Then, I sidle on over to the register, make chitchat with the clerk and haul away my teeny-tiny plastic bag of, usually, some hooks or screws or the superdooper no-shrink spackle of the week. Nobody gives me much mind. I just observe and go on my disabled way.
The other day, though, I found myself getting more than the typical share of attention. I had headed out to Ace Hardware after a failed attempt at restacking some light boxes in our garage. One actually slipped off the stack, forcing me to hold it against the others with my forehead while trying to find somewhere to drop a broken lamp I was trying to fix. It ended up falling anyway. I hoped nothing broke.
At Ace, some folks gave me grim looks, refusing to make eye contact. Others smiled deeply, looking like they felt sorry for me. I guess it was my limp. But, this was weird. The odd looks continued.
I smelled my armpits, checked for ill-placed tears in my pants. Nope, all clear.
In the paint aisle, as I eyed Minwax products that combine polyurethane with the actual color that creates the wood stain. A stranger interrupted.
“Hey, do you know if this would be good for a screen door?” He held a cheap can of spray paint. At first glance, I knew he was only a home-repair dilettante; his clothes were so neat they looked pressed.
“No, I’d actually get the more expensive spray. When it comes to coverage, you’re better off.”
He pressed on. “Well, yeah, see I’m doing this door. It has marks, I guess it’s rust but I thought those doors were aluminum. Do you think I need to clean it first?”
“Maybe just take it off and scrape it with a wire brush and …”
“A paint brush?”
Oh boy, I thought. I gotta move on. I tried to point toward the small wire brushes and sandpaper and walk away but he followed me. “Why don’t you just do it for me,” he said. Taken aback, I looked for a smile, not thinking he was serious. But he came back with an offer of $9 an hour.
Wow, I was being solicited right there under the Daily Specials sign in the Ace paint department. “Naw, I gotta run. I’m …”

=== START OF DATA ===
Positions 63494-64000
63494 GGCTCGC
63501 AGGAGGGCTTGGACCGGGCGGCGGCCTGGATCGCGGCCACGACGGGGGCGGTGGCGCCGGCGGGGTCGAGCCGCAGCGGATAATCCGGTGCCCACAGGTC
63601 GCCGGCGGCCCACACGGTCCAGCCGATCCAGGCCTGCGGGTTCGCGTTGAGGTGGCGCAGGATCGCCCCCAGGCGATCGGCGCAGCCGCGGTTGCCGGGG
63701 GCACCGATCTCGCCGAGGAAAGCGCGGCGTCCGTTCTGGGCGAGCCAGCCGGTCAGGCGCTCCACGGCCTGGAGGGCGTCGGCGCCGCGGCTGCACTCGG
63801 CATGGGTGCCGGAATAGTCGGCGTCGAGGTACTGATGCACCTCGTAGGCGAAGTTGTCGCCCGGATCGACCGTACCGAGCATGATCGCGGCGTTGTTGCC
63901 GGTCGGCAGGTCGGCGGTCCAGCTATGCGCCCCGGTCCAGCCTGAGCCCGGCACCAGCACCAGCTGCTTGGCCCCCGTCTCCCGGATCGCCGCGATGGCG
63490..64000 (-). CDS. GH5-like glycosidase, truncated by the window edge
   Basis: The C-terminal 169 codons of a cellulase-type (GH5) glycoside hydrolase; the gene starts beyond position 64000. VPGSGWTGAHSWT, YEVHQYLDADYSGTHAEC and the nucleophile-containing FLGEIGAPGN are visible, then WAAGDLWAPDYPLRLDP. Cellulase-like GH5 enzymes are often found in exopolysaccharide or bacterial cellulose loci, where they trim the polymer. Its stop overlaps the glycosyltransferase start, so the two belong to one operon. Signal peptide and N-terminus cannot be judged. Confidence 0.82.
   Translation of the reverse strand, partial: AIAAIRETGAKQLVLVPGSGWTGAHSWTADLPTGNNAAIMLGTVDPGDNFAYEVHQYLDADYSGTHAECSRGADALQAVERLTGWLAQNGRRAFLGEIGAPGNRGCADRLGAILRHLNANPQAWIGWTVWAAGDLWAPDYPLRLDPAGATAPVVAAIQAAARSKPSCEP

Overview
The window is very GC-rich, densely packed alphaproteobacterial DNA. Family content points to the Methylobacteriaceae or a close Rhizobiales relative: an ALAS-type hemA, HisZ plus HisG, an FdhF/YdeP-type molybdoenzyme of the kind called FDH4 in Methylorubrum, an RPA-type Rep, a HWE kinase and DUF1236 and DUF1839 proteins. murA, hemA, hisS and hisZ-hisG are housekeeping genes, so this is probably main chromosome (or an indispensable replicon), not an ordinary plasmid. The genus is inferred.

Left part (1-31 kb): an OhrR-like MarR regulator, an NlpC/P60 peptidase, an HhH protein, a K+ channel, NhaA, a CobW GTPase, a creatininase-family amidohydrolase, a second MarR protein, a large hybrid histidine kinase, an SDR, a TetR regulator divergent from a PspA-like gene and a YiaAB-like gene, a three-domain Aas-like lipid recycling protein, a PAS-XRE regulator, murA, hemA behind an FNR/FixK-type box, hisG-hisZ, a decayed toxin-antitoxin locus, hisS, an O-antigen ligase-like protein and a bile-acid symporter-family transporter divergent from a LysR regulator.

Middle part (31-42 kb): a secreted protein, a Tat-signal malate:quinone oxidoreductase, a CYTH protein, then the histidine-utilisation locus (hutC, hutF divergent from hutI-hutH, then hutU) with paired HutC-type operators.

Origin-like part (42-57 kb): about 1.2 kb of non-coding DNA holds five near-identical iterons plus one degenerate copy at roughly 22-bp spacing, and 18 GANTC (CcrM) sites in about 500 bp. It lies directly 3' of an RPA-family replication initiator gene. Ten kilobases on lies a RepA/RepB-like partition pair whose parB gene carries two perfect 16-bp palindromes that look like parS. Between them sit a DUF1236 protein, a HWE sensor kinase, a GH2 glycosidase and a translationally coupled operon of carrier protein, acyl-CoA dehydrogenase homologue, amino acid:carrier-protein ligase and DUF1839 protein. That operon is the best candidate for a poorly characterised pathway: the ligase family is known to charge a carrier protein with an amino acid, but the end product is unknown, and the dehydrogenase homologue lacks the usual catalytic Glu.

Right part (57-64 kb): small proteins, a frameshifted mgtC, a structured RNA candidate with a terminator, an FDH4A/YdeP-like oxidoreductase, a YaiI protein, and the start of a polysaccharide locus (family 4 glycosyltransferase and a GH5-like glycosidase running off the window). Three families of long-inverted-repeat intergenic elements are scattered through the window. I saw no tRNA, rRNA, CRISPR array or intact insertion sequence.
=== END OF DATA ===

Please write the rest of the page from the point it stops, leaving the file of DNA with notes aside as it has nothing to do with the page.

“Ok. $10. Figure you could use the cash. It’d only be a couple hours.”
Oh, I get it. I guess I outdid myself in the clothing department today. I actually succeeded in the down-and-out-homeless look instead of busy handyman.
I pretended someone texted me and had to get away, limping quickly toward the checkout.
Later, at home, after checking to make sure nothing was leaking from that box that slipped off the stack in the garage, I made a quick sandwich, relaxed in my recliner and wondered just what about my attire had triggered the Ace guy’s offer.
Weird, I thought. But then I went to medicine cabinet for my afternoon pills.
This is what I saw.
I guess using my head to try to hold up that sliding box wasn’t such a great idea. I told myself I owed my wife a giant apology for getting pissy about her warnings about going out without checking out my clothes — and, apparently my face.
I wondered just how many people saw me as a poor sap of a hobo, wandering the aisles, looking like I just got whacked for trying to steal another vagrant’s shopping cart.
I wonder what would have happened if I took that guy up on his screen-painting job. I’ll bet he would have given me a tip — or at least offered to let me use his shower.
Strapped in, his arms shackled, his boots locked in, Sid prepared himself.
He wasn’t worried about the headache, the heat, the slam of the g-force — three times that of the colony.
He knew none of that would get to him. He was seasoned, and tough. He had endured Wormslam travel before.
But this cheap excuse for a Retroverve 4000 was different. It had been only used for freight. Not designed for soft human bodies. Sharp corners. Smelly. He couldn’t move his bum knee. Still harboring shrapnel from the XY Revolt, it hurt bad enough in normal circumstances, but here, strapped into this loud bag of bolts, he couldn’t flex it, or stretch it or loosen it up. He should have asked for more morphine.